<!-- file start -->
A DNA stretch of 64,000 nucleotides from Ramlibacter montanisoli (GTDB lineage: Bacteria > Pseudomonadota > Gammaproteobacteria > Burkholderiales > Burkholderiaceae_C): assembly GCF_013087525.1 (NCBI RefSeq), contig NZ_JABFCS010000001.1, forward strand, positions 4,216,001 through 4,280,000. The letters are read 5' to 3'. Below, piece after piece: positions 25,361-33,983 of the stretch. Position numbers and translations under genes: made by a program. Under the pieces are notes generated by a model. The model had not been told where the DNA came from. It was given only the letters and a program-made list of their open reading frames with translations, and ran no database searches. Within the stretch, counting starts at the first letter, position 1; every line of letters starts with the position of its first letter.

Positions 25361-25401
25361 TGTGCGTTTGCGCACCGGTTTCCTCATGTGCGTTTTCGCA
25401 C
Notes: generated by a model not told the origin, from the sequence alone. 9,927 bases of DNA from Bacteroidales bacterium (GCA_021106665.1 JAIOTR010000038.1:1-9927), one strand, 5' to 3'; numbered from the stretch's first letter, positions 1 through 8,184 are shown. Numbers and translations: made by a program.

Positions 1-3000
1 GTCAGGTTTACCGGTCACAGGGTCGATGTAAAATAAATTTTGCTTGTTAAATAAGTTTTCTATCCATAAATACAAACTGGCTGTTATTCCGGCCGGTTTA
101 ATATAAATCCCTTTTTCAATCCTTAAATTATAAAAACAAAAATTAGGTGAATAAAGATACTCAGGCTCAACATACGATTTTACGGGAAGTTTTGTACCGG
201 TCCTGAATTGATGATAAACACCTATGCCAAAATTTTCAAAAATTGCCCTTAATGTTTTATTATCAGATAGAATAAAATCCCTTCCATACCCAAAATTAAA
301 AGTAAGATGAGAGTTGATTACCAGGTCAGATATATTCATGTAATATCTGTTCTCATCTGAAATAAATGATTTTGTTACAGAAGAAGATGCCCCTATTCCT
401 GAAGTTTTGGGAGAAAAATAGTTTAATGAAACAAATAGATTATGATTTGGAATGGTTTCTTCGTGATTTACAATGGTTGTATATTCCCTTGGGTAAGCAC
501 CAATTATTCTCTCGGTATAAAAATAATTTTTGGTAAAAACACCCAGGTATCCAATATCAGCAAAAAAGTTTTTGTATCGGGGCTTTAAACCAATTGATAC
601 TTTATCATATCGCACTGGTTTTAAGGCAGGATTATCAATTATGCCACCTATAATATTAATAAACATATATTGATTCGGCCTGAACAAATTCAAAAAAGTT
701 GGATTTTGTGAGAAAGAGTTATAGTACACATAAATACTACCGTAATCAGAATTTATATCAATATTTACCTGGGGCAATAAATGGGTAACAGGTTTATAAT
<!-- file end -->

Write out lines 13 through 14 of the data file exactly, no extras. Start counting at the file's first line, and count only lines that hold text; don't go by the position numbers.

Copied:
601 TTTATCATATCGCACTGGTTTTAAGGCAGGATTATCAATTATGCCACCTATAATATTAATAAACATATATTGATTCGGCCTGAACAAATTCAAAAAAGTT
701 GGATTTTGTGAGAAAGAGTTATAGTACACATAAATACTACCGTAATCAGAATTTATATCAATATTTACCTGGGGCAATAAATGGGTAACAGGTTTATAAT